Jan Hooks was the real deal. She was funny, beautiful and staggeringly talented. Jan was an enormous part of my life, and I am extremely proud to say that she was my good friend. To her, I was Kevers and she was Janners. She loved nicknames. I knew Jan intimately; our years as pals, then several years of dating and then the incredible, hyperventilating roller-coaster ride starring on Saturday Night Live together. Jan and I became famous together. It was exciting and fun. It was our life now.
It would be entirely minimizing to say Jan Hooks was gifted. Her talent as a sketch player was amazingly profound and seemingly came without much effort. I honestly don’t remember her putting a ton of time or work into her characters or sketches, but when the cameras rolled she was money. It was as if it were all from another stratosphere and all so appealing. Until then I had never been so attracted to someone because of their talent. She was beyond brilliant. To this day I will occasionally see her on an SNL rerun and still be totally floored and smitten with her genius.
That said, and even with all that unbridled talent, being on SNL was not an easy adjustment for Jan. Just before she was selected to be a part of the cast, her mother tragically passed away, leaving a large void in her life. The stress of dealing with her mother’s death coupled with suddenly being on such a high-profile show was emotionally crippling for her. Unbeknownst to most people and many of the cast, she had developed paralyzing stage fright. I would often be up with her into the late hours of Saturday morning, trying to comfort and reassure her. I thought, How could someone so talented be so unsure of herself? Without fail, though, each Saturday night at 11:30, she courageously faced her demons and went in front of the cameras and millions of viewers, always nailing it. I was so proud of her and also relieved that it was over.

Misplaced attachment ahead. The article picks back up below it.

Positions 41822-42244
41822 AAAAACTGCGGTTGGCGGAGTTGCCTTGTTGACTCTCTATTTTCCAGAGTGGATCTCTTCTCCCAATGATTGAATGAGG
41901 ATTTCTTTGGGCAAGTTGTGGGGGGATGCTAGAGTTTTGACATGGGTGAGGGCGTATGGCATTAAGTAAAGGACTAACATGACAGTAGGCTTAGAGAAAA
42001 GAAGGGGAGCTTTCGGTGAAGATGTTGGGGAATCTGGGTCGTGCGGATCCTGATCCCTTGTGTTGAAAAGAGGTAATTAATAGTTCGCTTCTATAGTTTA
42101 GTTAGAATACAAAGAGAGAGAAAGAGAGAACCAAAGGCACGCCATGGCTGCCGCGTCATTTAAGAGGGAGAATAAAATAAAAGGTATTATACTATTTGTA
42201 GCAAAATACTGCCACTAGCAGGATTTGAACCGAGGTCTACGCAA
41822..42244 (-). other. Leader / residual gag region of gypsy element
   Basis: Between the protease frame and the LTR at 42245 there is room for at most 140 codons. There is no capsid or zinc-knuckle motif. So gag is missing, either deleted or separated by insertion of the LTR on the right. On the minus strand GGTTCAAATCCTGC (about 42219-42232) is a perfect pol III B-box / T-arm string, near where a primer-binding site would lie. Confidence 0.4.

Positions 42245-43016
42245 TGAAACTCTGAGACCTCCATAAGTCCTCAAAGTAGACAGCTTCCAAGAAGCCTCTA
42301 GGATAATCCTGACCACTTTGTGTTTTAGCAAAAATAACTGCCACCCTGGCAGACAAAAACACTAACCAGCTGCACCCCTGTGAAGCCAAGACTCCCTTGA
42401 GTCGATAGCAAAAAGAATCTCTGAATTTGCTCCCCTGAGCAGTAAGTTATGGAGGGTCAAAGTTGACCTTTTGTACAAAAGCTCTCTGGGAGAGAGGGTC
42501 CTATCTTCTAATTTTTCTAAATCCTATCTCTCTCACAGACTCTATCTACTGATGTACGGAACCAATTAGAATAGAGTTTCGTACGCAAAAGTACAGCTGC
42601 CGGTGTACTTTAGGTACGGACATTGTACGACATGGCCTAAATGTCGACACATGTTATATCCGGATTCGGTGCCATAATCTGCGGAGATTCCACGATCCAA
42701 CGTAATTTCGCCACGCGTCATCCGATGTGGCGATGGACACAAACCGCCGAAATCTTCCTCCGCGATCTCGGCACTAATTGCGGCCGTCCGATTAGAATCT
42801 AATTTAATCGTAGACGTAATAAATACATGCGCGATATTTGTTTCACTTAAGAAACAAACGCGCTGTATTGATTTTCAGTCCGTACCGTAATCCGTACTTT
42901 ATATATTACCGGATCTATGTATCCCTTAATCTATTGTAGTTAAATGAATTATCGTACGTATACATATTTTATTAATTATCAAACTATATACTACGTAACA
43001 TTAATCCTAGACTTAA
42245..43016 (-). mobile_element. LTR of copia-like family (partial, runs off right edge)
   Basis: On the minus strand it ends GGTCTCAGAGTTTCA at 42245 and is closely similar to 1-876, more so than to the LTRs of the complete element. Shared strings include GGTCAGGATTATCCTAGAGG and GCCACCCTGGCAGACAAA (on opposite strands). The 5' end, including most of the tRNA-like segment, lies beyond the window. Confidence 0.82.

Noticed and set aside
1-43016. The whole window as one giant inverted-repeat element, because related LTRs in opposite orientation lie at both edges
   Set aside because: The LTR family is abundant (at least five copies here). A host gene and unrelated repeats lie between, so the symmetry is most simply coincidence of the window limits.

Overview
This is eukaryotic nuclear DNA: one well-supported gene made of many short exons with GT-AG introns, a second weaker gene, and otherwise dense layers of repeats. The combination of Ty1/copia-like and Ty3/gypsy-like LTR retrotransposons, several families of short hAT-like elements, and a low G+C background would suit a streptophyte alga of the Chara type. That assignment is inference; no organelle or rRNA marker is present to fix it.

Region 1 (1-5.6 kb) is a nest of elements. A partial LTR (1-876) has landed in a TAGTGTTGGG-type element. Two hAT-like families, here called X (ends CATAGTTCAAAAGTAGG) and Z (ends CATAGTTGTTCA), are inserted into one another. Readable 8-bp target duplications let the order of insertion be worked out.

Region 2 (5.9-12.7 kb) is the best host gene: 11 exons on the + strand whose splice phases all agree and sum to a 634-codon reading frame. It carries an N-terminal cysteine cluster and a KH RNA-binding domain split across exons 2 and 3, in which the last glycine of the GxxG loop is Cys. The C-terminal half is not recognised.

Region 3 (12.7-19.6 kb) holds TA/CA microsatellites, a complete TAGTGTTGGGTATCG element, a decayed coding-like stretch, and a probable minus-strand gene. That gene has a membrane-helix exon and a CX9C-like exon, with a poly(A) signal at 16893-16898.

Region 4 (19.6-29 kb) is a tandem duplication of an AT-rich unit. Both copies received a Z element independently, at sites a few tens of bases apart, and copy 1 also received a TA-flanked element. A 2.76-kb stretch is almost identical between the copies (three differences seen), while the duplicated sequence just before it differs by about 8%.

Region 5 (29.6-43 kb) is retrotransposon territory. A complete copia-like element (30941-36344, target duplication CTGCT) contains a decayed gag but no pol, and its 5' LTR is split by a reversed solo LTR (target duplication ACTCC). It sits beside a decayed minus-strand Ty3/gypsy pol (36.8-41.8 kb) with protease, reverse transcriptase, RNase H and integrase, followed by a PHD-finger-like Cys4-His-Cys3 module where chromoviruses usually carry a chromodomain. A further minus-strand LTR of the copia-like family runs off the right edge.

I will miss laughing with this woman. We had really hard laughs together. I remember us laughing at the oddest things too, and at times we didn’t even know why we were laughing.
Like many of us in this business, Jan was at times complicated and conflicted. Just after 9/11, she moved with her dog to upstate New York. She wanted to escape. She wanted her life to be private. She refused to get a cell phone or a computer. She didn’t want to be a part of that whole “technological surge.” It was only recently, when she got sick, that her brother hooked her up with her first cell phone and laptop. But that was Janners. She lived the life she wanted to. To me, it seemed as though she was shunning Hollywood. She didn’t want to continuously have to prove herself. If she wanted to, I believe Jan could have been a huge star. But ultimately her privacy was more important.
During the past two decades. I didn’t see too much of Jan but would occasionally touch base. Several times a year, we would reminisce on the phone and still laugh together … but maybe not quite as hard. Jan’s passing was a huge loss. I only hope she realized how respected and admired she was. She did not have to keep proving herself. From the reaction to her passing these past few days, it is obvious that she was loved.
Jan will always be in my heart, and I will always miss laughing with her.
Nealon was a cast member of Saturday Night Live from 1986 to 1995